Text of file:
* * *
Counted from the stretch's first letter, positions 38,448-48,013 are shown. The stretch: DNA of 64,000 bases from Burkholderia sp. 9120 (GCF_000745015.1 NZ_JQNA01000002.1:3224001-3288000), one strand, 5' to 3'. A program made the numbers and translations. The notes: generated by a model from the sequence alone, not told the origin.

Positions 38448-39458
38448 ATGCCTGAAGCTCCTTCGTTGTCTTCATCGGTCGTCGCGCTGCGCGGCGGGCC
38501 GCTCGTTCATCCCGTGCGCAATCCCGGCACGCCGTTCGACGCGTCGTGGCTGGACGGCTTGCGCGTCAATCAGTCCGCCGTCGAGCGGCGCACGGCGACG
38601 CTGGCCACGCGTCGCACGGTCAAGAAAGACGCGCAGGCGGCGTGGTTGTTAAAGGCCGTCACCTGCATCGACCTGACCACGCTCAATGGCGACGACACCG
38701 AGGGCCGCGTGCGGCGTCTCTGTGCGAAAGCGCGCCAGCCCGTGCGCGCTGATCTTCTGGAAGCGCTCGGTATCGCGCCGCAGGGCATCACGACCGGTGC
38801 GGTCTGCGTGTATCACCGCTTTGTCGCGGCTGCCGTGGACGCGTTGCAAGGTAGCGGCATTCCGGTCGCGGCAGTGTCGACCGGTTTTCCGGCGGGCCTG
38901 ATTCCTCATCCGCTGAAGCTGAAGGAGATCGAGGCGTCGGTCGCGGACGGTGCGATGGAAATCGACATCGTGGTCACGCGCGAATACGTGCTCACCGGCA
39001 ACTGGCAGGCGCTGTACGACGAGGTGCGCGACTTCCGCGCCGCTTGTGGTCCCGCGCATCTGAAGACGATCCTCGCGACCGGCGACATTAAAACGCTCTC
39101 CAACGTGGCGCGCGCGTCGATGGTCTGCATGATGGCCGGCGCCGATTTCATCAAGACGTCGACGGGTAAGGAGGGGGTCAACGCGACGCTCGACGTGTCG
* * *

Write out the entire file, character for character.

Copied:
Counted from the stretch's first letter, positions 38,448-48,013 are shown. The stretch: DNA of 64,000 bases from Burkholderia sp. 9120 (GCF_000745015.1 NZ_JQNA01000002.1:3224001-3288000), one strand, 5' to 3'. A program made the numbers and translations. The notes: generated by a model from the sequence alone, not told the origin.

Positions 38448-39458
38448 ATGCCTGAAGCTCCTTCGTTGTCTTCATCGGTCGTCGCGCTGCGCGGCGGGCC
38501 GCTCGTTCATCCCGTGCGCAATCCCGGCACGCCGTTCGACGCGTCGTGGCTGGACGGCTTGCGCGTCAATCAGTCCGCCGTCGAGCGGCGCACGGCGACG
38601 CTGGCCACGCGTCGCACGGTCAAGAAAGACGCGCAGGCGGCGTGGTTGTTAAAGGCCGTCACCTGCATCGACCTGACCACGCTCAATGGCGACGACACCG
38701 AGGGCCGCGTGCGGCGTCTCTGTGCGAAAGCGCGCCAGCCCGTGCGCGCTGATCTTCTGGAAGCGCTCGGTATCGCGCCGCAGGGCATCACGACCGGTGC
38801 GGTCTGCGTGTATCACCGCTTTGTCGCGGCTGCCGTGGACGCGTTGCAAGGTAGCGGCATTCCGGTCGCGGCAGTGTCGACCGGTTTTCCGGCGGGCCTG
38901 ATTCCTCATCCGCTGAAGCTGAAGGAGATCGAGGCGTCGGTCGCGGACGGTGCGATGGAAATCGACATCGTGGTCACGCGCGAATACGTGCTCACCGGCA
39001 ACTGGCAGGCGCTGTACGACGAGGTGCGCGACTTCCGCGCCGCTTGTGGTCCCGCGCATCTGAAGACGATCCTCGCGACCGGCGACATTAAAACGCTCTC
39101 CAACGTGGCGCGCGCGTCGATGGTCTGCATGATGGCCGGCGCCGATTTCATCAAGACGTCGACGGGTAAGGAGGGGGTCAACGCGACGCTCGACGTGTCG